Pickersgill defends his record in North West St Catherine
North West St Catherine Member of Parliament Robert Pickersgill has rubbished claims that his constituency has been underserved and neglected by the Government.
In a letter to the editor on Monday, Oneil Hall, who claims to have knowledge about the constituency, castigated Pickersgill for having a poor record of performance in North West St Catherine.
"If The Gleaner should check its archives, it will realise that for every election, some grand work is announced in the Linstead area that never really gets completed. I draw your attention to the market refurbishing project and the bus terminal for Linstead," said Hall.
He also blasted the Government, as well as Pickersgill, for neglecting various communities in the constituency since 1989.
However, Pickersgill dismissed the arguments about his stewardship, noting that "this man does not know what he is talking about".
He told The Gleaner that more than $40 million had been spent on refurbishing the Linstead Market.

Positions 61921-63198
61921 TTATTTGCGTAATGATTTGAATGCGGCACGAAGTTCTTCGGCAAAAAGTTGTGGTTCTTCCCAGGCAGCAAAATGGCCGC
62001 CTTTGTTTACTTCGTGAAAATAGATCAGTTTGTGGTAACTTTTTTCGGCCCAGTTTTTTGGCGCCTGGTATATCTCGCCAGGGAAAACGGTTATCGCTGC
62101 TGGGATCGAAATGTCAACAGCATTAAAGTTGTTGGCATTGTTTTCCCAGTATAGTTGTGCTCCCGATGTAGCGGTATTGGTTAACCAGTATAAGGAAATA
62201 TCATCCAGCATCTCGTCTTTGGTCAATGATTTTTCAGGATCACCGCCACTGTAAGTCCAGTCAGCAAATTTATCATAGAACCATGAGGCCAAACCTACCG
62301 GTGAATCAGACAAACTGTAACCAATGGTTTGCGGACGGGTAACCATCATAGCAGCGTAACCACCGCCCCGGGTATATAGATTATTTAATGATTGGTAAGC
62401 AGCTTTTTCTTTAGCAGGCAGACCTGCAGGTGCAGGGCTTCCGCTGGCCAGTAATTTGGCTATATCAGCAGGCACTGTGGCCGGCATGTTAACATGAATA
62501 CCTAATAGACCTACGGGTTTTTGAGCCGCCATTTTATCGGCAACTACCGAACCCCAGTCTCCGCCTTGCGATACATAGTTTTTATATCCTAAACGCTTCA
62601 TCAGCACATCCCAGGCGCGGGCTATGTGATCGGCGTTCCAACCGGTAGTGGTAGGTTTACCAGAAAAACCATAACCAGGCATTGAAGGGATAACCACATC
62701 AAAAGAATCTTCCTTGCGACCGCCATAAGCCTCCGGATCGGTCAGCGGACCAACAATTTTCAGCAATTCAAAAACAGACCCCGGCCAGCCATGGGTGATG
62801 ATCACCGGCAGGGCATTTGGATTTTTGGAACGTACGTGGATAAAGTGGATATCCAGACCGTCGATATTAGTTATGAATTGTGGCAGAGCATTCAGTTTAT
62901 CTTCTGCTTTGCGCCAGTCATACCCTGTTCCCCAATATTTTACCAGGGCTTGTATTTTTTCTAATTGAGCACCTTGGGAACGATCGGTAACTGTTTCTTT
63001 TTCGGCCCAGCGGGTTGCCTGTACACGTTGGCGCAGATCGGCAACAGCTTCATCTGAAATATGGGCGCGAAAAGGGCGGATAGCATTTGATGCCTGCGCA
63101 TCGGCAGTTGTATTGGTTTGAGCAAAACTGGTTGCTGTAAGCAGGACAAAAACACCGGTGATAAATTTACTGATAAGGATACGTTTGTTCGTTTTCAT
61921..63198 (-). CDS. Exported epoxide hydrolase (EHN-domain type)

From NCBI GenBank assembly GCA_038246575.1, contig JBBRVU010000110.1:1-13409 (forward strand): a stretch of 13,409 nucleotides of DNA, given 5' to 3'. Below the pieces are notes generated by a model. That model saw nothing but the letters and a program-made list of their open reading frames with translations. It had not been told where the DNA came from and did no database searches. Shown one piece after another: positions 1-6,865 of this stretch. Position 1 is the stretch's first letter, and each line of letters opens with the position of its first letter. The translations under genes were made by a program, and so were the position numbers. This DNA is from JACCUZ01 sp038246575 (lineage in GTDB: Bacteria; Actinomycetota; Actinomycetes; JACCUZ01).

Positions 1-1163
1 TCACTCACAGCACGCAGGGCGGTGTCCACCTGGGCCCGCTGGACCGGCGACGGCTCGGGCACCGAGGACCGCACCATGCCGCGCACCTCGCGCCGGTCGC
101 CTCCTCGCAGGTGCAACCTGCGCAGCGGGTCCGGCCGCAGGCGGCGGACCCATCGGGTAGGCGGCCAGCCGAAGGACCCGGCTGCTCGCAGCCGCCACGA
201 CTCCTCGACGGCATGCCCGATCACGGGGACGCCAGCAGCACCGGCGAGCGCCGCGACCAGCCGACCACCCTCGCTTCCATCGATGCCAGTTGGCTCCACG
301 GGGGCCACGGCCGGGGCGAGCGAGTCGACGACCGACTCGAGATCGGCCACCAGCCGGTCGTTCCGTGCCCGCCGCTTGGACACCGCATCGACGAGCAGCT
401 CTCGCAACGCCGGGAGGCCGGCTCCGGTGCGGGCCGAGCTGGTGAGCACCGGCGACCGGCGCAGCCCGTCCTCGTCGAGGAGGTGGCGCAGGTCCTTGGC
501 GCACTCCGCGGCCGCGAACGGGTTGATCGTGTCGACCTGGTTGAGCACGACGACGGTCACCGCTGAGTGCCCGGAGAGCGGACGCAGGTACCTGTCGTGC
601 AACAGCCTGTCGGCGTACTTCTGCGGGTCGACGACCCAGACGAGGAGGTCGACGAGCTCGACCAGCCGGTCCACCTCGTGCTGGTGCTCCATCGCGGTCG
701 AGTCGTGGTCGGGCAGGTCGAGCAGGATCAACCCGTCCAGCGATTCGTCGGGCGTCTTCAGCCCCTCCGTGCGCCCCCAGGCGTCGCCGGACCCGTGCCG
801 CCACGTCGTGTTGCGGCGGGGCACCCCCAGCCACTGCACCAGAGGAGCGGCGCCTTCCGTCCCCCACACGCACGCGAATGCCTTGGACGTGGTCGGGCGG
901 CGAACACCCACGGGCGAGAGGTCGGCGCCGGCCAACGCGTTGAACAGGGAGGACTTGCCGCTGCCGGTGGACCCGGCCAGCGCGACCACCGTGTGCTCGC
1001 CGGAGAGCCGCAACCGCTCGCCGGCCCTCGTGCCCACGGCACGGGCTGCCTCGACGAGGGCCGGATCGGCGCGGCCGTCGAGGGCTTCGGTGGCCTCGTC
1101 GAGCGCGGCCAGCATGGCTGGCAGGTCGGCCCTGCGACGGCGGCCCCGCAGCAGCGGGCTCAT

According to Pickersgill, work is now under way on a transportation centre and the Government would be spending under $40 million to complete this project. He said the contractor is Black Brothers.
Pickersgill, who has never been defeated at the polls in North West St Catherine since 1989, also mentioned the refurbishing of the Linstead Hospital.
"I have not won six consecutive elections on promise enough, it is performance," Pickersgill, who is also chairman of the People's National Party, declared.
"I have no reason to defend myself because the achievements speak for themselves," he stressed.
Karen McKenzie, who says she resides in the constituency, is moving to set the record straight, arguing that while she would not paint a picture that everything is glorious in the constituency, Hall's account of widespread neglect is not credible.
"While we would have hoped the market to be completed by now, we can all agree it has improved. I wonder when was the last time Mr Hall visited the market. The building to house the vendors has improved exponentially: bathroom facilities improved and the segmenting of the dry goods vs perishables. However, the parish council is now facing the problem of relocating vendors from the streets into the building itself. Vendors have, over the years, migrated from the building (that needed infrastructural work) to the streets. They found that the 'accessibility' on the streets makes for a viable business," said McKenzie in a letter to the editor.